Protestant pastors are increasingly polarized about Islam, as a growing share label the Muslim faith violent while a sharply rising minority calls it spiritually good.
Although a majority considers Islam dangerous, a small but increasing segment believes Islam is similar to Christianity, according to a new survey by Nashville-based LifeWay Research.
Two-thirds of Protestant pastors agree Christianity and Islam should seek to coexist in America.
The softening of some pastors’ views toward Islam is a key finding of a LifeWay Research survey of 1,000 Protestant pastors. Seventeen percent of pastors characterize Islam as similar to Christianity, nearly double the 9 percent from five years earlier. Although views shifted in both directions, positive opinions rose more significantly.
The American public, meanwhile, is twice as likely as pastors to see common ground between Islam and Christianity. In a parallel survey of 1,000 Americans, more than a third say the two faiths are similar.
“To understand the data, you have to understand that Protestant pastors are not of one mind,” said Ed Stetzer, executive director of LifeWay Research, “And minds are changing in more than one direction.”
While more than 8 in 10 Protestant pastors say Islam is fundamentally different from Christianity, just as they did in 2010, minority viewpoints are increasing, LifeWay Research finds.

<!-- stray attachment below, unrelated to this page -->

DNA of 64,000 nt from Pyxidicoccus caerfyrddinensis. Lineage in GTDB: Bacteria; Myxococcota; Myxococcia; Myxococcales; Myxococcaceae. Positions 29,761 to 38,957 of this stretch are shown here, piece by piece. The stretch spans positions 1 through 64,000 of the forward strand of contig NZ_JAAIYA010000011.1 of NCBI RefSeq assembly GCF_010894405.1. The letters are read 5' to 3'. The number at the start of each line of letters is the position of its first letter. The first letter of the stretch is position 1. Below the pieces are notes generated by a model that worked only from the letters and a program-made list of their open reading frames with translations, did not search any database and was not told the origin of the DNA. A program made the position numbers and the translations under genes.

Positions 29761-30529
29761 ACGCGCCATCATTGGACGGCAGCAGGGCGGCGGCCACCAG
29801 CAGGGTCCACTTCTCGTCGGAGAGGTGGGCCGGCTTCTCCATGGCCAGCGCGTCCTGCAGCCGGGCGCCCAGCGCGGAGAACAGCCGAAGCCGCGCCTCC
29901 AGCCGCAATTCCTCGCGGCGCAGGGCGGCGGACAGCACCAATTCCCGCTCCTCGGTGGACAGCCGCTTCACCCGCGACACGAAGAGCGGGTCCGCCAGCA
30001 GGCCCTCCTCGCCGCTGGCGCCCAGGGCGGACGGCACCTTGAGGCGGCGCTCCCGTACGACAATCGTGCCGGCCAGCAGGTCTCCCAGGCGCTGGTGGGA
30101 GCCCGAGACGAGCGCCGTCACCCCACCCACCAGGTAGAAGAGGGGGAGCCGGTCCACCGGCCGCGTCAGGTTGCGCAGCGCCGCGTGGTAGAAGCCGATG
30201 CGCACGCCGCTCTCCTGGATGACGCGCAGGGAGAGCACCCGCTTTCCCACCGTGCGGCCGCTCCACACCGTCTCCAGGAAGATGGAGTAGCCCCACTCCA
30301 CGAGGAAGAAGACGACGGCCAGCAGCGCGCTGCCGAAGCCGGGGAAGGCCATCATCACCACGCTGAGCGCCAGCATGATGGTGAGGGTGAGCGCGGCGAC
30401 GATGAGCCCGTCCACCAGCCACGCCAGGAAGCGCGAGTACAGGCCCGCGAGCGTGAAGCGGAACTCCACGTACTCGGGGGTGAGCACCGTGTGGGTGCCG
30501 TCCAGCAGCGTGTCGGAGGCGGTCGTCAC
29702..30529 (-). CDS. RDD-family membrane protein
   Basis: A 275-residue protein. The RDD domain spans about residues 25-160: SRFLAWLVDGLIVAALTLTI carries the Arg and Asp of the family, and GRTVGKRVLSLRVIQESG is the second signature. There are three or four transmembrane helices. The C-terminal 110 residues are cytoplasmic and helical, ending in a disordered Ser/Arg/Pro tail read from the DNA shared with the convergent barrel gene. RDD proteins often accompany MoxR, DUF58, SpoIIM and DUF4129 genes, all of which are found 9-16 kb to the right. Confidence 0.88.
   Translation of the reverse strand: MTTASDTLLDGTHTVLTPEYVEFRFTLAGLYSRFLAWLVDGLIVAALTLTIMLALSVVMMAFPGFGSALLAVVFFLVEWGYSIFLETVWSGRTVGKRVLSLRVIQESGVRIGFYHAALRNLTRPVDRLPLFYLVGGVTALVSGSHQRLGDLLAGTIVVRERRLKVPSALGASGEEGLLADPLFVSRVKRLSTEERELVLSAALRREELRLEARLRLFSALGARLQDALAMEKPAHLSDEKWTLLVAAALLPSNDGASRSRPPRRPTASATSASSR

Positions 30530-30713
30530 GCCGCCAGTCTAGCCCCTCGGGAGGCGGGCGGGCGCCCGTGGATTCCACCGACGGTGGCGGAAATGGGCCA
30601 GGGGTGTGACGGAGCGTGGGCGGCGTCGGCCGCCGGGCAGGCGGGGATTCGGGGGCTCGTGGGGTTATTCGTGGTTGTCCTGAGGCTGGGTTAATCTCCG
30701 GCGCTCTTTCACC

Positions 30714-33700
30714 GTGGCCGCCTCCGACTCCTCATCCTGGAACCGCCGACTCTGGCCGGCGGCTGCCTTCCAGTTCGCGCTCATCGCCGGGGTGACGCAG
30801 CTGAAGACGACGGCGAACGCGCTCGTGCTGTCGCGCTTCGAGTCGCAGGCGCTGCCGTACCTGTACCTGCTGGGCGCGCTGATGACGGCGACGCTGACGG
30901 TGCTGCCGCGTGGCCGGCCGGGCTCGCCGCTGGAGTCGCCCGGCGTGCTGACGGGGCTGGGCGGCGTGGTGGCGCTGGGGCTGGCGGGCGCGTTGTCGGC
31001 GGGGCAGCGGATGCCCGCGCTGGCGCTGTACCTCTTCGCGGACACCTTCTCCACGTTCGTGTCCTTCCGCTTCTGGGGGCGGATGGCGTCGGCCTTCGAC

Compared to five years ago, pastors are much more likely to describe Islam in favorable terms. Fifty percent say Islam promotes charity, up from 33 percent. Significant numbers also describe Islam as spiritually good (32 percent, up from 19 percent), tolerant (24 percent, up from 16 percent) and open (22 percent, up from 12 percent.)
Negative opinions are also on the rise, although the shift is less dramatic. A slim majority considers Islam dangerous (52 percent, up from 44 percent). Almost half say Islam promotes violence (49 percent, up from 42 percent) and is spiritually evil (46 percent, up from 39 percent).
Stetzer explained, “Some mainline pastors and a few evangelicals are answering questions in a more positive way, while some evangelicals and a few mainline Protestants are trending in a negative way. But the biggest move is in the smallest percent—and is in a more positive direction.”
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